Journal Club Discussion #10: Goal Setting & Functional Outcomes

Hey readers, it’s time for another Journal Club Discussion! I can’t believe that this is the TENTH journal club discussion that I have posted. (Patting myself on the back here for sticking to my goal!) Speaking of goals, this week’s article is on goal setting’s relation to occupational performance. I talked a bit about goal setting this week on my Instagram account (check it out!), so I figured I would keep the conversation going and relate it back to occupation. The article that we are reading this week is called “Goal Setting and Functional Outcomes in Rehabilitation” by Mary Ponte-Allan and Gordon Muir Giles. AOTA members can read the article here. (This article is a little bit dated, but I felt like the message was still important!)

Background Info

At the heart of occupational therapy is client-centeredness. Clients are more willing and motivated to engage in therapy if the activity that they are doing holds meaning or interest to them. Therefore, clients should be involved in their own goal setting and treatment planning. This study examined the type of goal setting with functional outcome in patients who had a stroke. The three types of goals that were examined were as follows:

  • Goals focused on function and independence
  • General goals less focused on function
  • No stated goal

The authors defined a “function, independence-focused goal…as a statement of the desire to perform a specific activity or to return to the performance of a specific activity or a direct statement of the desire to be more independent or to return to a prior level of independence” (Ponte-Allan & Giles, 1999, p. 646). With this definition, the authors hypothesized that patients who stated goals focused on function and independence upon hospital admission would display better outcomes at discharge.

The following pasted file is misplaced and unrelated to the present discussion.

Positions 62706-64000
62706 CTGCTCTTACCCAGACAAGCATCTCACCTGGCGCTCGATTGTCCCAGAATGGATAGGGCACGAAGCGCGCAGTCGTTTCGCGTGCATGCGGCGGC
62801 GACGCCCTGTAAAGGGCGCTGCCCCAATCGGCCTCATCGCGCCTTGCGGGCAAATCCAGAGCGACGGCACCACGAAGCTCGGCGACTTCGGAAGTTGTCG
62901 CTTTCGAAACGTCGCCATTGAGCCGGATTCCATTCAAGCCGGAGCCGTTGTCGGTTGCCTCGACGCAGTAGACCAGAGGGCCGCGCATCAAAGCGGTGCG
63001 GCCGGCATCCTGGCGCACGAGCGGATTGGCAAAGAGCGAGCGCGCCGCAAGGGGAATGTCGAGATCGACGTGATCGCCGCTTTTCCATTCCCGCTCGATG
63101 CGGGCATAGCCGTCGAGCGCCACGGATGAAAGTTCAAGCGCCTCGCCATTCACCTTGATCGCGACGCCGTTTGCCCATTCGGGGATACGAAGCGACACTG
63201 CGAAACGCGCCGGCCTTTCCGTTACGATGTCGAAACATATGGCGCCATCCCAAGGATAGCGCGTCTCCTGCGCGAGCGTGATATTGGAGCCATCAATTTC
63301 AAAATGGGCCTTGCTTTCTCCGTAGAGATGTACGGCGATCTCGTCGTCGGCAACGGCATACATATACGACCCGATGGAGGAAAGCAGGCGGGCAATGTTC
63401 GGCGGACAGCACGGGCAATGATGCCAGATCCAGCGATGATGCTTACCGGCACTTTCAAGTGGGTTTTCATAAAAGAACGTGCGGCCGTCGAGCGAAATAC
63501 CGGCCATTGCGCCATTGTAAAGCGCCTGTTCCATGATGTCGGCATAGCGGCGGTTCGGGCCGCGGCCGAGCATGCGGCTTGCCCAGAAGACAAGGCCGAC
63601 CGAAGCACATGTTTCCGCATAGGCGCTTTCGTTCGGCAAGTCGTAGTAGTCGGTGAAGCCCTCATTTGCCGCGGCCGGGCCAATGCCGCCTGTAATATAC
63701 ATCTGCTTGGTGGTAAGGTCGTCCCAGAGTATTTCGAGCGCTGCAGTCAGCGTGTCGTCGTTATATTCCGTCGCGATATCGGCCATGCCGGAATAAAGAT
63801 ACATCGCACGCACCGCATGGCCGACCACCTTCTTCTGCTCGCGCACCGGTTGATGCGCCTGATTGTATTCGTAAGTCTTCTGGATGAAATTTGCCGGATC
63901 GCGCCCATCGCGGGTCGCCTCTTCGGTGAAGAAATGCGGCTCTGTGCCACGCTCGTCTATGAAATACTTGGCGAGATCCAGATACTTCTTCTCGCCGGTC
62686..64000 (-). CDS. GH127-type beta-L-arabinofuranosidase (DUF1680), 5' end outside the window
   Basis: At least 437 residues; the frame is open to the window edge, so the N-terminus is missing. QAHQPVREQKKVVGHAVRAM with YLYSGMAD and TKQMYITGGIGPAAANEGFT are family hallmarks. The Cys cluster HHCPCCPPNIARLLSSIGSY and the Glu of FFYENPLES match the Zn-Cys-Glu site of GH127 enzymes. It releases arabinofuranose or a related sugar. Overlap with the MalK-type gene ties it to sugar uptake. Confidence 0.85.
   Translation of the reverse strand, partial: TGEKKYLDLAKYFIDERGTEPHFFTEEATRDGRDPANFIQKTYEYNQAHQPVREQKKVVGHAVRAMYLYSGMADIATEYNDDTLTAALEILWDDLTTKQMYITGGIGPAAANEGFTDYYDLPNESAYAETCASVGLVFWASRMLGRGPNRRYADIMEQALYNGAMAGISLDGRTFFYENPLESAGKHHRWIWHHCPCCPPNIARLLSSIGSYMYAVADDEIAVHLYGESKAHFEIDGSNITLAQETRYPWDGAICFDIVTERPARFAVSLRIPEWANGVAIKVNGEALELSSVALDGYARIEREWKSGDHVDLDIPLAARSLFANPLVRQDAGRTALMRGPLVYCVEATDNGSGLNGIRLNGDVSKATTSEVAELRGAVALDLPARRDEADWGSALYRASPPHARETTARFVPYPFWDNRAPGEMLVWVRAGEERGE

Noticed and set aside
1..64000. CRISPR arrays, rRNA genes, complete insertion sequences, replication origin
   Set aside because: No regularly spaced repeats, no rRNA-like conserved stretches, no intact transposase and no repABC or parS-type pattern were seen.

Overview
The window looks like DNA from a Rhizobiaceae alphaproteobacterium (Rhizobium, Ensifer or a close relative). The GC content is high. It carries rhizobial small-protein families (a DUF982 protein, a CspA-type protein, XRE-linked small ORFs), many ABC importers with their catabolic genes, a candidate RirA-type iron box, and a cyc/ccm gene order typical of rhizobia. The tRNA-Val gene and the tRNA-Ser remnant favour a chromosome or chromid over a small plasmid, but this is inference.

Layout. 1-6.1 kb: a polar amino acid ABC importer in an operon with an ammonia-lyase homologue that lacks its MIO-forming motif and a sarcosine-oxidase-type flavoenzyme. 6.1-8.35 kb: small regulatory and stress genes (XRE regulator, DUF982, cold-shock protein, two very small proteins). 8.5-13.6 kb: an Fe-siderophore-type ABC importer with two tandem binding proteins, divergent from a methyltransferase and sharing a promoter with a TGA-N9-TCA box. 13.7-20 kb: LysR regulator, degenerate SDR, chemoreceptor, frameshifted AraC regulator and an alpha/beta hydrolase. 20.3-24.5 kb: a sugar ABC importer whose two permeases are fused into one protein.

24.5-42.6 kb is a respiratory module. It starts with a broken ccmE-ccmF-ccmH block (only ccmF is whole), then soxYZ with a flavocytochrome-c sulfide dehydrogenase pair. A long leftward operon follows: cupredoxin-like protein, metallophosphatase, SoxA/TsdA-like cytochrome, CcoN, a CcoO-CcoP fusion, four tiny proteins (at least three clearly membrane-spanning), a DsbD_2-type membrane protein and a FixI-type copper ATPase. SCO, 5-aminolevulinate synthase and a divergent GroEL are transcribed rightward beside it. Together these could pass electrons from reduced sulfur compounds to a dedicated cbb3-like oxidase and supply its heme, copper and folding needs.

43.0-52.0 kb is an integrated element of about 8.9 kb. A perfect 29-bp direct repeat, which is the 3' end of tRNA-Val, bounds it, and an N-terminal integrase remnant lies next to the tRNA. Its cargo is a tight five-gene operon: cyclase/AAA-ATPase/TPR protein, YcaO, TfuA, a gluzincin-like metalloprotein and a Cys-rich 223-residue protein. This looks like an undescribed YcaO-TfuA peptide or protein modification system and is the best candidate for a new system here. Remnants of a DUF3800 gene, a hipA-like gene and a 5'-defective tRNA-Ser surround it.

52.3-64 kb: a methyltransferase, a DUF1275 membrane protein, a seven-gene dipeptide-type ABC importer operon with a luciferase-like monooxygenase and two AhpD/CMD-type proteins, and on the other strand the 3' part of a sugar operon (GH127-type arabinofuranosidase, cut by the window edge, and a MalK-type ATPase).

An example of a goal focused on function and independence is: I want to be able to brush my teeth at the sink by myself.

An example of a general goal not focused on function and independence is: I want to be able to use my left hand again.

The Results

The authors found that the group of patients who did not state a goal focused on function and independence had significantly longer lengths of stay in rehabilitation than the group of patients who did state a goal focused on function and independence. Secondly, the authors found that the group who stated goals focused on function and independence earned significantly higher scores on the Functional Independence Measure (FIM) than did the group who stated general goals.

In discussing the results, the authors wondered whether cognitive ability may have impacted the type of goal stated and the functional outcome determined at discharge since lower cognition tends to lead to poorer function (Ponte-Allan & Giles, 1999). However, upon admission, both groups earned equal scores on the FIM and therefore did not display differing cognitive status, leading the authors to believe that improved functional outcome in the function and independence goal group was related to the type of goal rather than cognitive status.

What I Think

I think that this is really relevant to what we have been talking about in OT school! In many of my classes, we have discussed the importance of including the client in goal setting and in planning care in order to make therapy client-centered and occupation-based. It is great to see that evidence supports the use of functionally-related goals because they may lead to improved functional outcome measures.

I think that while not all patients will willingly state a goal that is specific to function and independence, the OT practitoner can dig deeper to find out what motivates the client. If the OT can determine activities that the client wants or needs to do in his/her daily life as well as things that are meaningful to him/her and includes those as part of therapy, then odds are that the client will engage more in the OT sessions and will experience more positive outcomes.

Question of the Week: Do you include your patients/clients in goal setting and treatment planning? Do you see more functional progress among patients who express function and independence-related goals than those who do not?

Citation: Ponte-Allan, M. & Giles, G. M. (1999). Goal Setting and Functional Outcomes in Rehabilitation. The American Journal of Occupational Therapy, 53(6), 646-649).

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